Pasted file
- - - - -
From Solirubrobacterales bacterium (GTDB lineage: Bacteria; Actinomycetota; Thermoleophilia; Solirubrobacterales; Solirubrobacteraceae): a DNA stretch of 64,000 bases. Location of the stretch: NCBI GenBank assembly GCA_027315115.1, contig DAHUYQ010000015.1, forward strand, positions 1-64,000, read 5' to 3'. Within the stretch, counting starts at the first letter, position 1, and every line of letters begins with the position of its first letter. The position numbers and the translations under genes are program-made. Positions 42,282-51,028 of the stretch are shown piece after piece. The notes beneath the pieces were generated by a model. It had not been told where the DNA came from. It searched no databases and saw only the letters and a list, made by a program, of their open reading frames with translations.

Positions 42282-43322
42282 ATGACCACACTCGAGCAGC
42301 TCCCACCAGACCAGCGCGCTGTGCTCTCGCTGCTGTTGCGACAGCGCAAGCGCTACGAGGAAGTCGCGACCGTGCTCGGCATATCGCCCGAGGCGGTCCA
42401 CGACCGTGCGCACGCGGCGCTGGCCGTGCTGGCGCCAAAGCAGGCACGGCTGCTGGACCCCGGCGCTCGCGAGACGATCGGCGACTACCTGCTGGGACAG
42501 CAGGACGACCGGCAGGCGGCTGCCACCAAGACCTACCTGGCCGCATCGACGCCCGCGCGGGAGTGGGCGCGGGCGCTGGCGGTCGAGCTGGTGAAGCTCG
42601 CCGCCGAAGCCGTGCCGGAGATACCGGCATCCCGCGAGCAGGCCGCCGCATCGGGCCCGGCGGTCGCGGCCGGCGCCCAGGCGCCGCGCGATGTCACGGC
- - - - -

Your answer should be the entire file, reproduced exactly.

From Solirubrobacterales bacterium (GTDB lineage: Bacteria; Actinomycetota; Thermoleophilia; Solirubrobacterales; Solirubrobacteraceae): a DNA stretch of 64,000 bases. Location of the stretch: NCBI GenBank assembly GCA_027315115.1, contig DAHUYQ010000015.1, forward strand, positions 1-64,000, read 5' to 3'. Within the stretch, counting starts at the first letter, position 1, and every line of letters begins with the position of its first letter. The position numbers and the translations under genes are program-made. Positions 42,282-51,028 of the stretch are shown piece after piece. The notes beneath the pieces were generated by a model. It had not been told where the DNA came from. It searched no databases and saw only the letters and a list, made by a program, of their open reading frames with translations.

Positions 42282-43322
42282 ATGACCACACTCGAGCAGC
42301 TCCCACCAGACCAGCGCGCTGTGCTCTCGCTGCTGTTGCGACAGCGCAAGCGCTACGAGGAAGTCGCGACCGTGCTCGGCATATCGCCCGAGGCGGTCCA
42401 CGACCGTGCGCACGCGGCGCTGGCCGTGCTGGCGCCAAAGCAGGCACGGCTGCTGGACCCCGGCGCTCGCGAGACGATCGGCGACTACCTGCTGGGACAG
42501 CAGGACGACCGGCAGGCGGCTGCCACCAAGACCTACCTGGCCGCATCGACGCCCGCGCGGGAGTGGGCGCGGGCGCTGGCGGTCGAGCTGGTGAAGCTCG
42601 CCGCCGAAGCCGTGCCGGAGATACCGGCATCCCGCGAGCAGGCCGCCGCATCGGGCCCGGCGGTCGCGGCCGGCGCCCAGGCGCCGCGCGATGTCACGGC